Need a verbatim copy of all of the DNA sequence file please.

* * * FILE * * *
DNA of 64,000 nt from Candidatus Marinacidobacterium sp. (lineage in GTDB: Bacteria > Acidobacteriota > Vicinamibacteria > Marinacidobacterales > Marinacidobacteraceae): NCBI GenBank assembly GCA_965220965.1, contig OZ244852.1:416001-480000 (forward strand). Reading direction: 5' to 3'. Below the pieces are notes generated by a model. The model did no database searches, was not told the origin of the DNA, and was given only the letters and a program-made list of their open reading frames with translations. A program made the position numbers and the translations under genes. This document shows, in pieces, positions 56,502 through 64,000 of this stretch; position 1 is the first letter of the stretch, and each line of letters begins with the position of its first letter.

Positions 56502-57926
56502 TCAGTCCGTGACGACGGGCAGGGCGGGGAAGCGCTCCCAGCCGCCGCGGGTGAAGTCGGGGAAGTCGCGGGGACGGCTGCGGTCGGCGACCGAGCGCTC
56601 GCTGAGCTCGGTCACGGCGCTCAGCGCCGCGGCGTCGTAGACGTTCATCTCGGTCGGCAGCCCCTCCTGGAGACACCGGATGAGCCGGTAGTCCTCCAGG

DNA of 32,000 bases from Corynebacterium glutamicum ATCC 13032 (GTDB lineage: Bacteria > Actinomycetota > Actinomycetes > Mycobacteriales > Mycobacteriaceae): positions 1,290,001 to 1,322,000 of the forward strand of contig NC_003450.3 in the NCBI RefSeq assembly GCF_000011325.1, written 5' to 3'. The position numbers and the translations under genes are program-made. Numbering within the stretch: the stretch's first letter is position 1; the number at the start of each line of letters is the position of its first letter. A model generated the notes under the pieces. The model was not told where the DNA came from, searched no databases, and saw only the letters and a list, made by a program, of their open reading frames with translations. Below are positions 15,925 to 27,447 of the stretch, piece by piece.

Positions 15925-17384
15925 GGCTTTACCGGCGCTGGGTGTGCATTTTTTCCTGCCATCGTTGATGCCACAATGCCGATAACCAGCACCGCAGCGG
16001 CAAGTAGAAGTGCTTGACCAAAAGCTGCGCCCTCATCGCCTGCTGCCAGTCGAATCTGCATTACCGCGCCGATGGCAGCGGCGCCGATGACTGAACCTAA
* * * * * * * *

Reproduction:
DNA of 64,000 nt from Candidatus Marinacidobacterium sp. (lineage in GTDB: Bacteria > Acidobacteriota > Vicinamibacteria > Marinacidobacterales > Marinacidobacteraceae): NCBI GenBank assembly GCA_965220965.1, contig OZ244852.1:416001-480000 (forward strand). Reading direction: 5' to 3'. Below the pieces are notes generated by a model. The model did no database searches, was not told the origin of the DNA, and was given only the letters and a program-made list of their open reading frames with translations. A program made the position numbers and the translations under genes. This document shows, in pieces, positions 56,502 through 64,000 of this stretch; position 1 is the first letter of the stretch, and each line of letters begins with the position of its first letter.

Positions 56502-57926
56502 TCAGTCCGTGACGACGGGCAGGGCGGGGAAGCGCTCCCAGCCGCCGCGGGTGAAGTCGGGGAAGTCGCGGGGACGGCTGCGGTCGGCGACCGAGCGCTC
56601 GCTGAGCTCGGTCACGGCGCTCAGCGCCGCGGCGTCGTAGACGTTCATCTCGGTCGGCAGCCCCTCCTGGAGACACCGGATGAGCCGGTAGTCCTCCAGG

DNA of 32,000 bases from Corynebacterium glutamicum ATCC 13032 (GTDB lineage: Bacteria > Actinomycetota > Actinomycetes > Mycobacteriales > Mycobacteriaceae): positions 1,290,001 to 1,322,000 of the forward strand of contig NC_003450.3 in the NCBI RefSeq assembly GCF_000011325.1, written 5' to 3'. The position numbers and the translations under genes are program-made. Numbering within the stretch: the stretch's first letter is position 1; the number at the start of each line of letters is the position of its first letter. A model generated the notes under the pieces. The model was not told where the DNA came from, searched no databases, and saw only the letters and a list, made by a program, of their open reading frames with translations. Below are positions 15,925 to 27,447 of the stretch, piece by piece.

Positions 15925-17384
15925 GGCTTTACCGGCGCTGGGTGTGCATTTTTTCCTGCCATCGTTGATGCCACAATGCCGATAACCAGCACCGCAGCGG
16001 CAAGTAGAAGTGCTTGACCAAAAGCTGCGCCCTCATCGCCTGCTGCCAGTCGAATCTGCATTACCGCGCCGATGGCAGCGGCGCCGATGACTGAACCTAA